Recommendation 2.8.1: • Children and adolescents with hemophilia should be supported with ongoing education and skills development, including the ability to self-infuse and other self-efficacy skills, to gain necessary hemophilia knowledge for self-management of their condition before they make the transition from pediatric to adult care. • Remark: The comprehensive care team should support young patients and their families through the transition period. When possible, the first visit should be performed by both the pediatric and adult hematologists. (Consensus Based)

Recommendation 2.8.2: • For adolescents with hemophilia on prophylaxis, the WFH recommends individual education and training, ideally from a hemophilia nurse coordinator, to ensure adequate knowledge of hemophilia, and to support prophylaxis adherence and self-care management. This should include understanding measurements of adherence, as well as factors and risks that can lead to changes in bleeding rates. (Consensus Based)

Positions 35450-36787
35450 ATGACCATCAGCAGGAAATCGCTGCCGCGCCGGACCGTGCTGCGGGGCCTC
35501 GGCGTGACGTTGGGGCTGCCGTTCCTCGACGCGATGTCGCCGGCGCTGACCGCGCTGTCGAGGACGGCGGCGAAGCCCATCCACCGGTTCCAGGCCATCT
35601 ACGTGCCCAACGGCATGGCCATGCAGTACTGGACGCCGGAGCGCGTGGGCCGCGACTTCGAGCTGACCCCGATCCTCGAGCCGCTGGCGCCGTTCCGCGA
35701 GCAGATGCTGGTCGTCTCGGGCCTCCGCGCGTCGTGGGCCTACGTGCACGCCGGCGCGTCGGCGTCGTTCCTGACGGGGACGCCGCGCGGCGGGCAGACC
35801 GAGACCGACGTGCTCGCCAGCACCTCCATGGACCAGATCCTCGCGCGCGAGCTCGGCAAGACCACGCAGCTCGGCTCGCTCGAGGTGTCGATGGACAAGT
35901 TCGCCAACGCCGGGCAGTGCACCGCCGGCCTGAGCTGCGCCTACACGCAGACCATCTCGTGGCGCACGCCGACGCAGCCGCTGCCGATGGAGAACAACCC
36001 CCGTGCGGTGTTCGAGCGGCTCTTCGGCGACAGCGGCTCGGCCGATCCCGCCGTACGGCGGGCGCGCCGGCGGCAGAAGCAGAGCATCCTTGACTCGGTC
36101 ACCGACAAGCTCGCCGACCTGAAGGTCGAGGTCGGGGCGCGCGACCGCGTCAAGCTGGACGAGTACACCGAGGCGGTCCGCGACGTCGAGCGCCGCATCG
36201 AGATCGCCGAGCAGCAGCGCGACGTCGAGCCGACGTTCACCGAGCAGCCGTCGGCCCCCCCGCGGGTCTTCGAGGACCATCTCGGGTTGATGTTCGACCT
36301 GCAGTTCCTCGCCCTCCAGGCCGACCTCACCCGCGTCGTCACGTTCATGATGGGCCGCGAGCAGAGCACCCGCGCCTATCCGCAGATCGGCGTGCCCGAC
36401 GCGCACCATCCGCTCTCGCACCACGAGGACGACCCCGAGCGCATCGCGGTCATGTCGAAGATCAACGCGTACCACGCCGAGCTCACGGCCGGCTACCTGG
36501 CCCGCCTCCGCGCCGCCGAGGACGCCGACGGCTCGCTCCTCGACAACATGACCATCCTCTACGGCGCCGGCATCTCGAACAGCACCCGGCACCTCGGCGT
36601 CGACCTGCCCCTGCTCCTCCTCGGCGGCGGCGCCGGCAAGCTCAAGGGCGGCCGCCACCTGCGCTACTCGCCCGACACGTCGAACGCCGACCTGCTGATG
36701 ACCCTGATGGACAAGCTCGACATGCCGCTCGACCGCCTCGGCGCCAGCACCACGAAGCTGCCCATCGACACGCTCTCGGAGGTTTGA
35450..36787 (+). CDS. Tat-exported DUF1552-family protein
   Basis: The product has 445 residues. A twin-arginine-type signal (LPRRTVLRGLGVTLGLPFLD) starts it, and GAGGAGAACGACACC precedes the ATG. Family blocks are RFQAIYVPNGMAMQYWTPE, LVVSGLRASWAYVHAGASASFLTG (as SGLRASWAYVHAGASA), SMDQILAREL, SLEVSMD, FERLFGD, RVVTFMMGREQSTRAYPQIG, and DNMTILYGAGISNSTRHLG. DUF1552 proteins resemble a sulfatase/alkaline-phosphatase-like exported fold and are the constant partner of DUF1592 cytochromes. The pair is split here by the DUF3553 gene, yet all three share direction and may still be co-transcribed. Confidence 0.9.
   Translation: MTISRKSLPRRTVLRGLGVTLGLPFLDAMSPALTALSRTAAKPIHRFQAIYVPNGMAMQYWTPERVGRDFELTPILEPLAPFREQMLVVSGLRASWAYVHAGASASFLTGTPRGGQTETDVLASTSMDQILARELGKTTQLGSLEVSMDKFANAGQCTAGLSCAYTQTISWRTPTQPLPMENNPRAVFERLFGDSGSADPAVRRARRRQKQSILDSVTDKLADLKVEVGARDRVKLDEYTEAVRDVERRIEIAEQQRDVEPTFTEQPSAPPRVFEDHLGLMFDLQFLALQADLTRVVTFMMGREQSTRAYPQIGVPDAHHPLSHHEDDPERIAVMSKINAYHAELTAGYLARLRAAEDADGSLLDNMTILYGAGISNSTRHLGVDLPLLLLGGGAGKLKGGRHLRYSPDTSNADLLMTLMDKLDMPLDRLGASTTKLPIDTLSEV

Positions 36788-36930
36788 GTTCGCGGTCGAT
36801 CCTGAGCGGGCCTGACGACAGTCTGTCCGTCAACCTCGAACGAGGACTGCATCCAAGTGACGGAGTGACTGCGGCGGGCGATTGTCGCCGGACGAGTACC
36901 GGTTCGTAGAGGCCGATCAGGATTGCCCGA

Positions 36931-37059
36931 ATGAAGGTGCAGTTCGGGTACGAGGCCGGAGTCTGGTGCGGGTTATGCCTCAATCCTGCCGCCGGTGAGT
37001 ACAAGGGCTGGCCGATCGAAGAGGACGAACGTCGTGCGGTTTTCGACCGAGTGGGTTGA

Recommendation 2.8.3: • For adolescents 12-18 years of age with hemophilia, the WFH recommends age-specific hemophilia camps to foster peer group support and develop their self-infusion skills and understanding of the importance of adherence to treatment. (Consensus Based)

All statements identified as recommendations are consensus based, as denoted by image



Management of Hemophilia, 3rd edition

Authoring Organization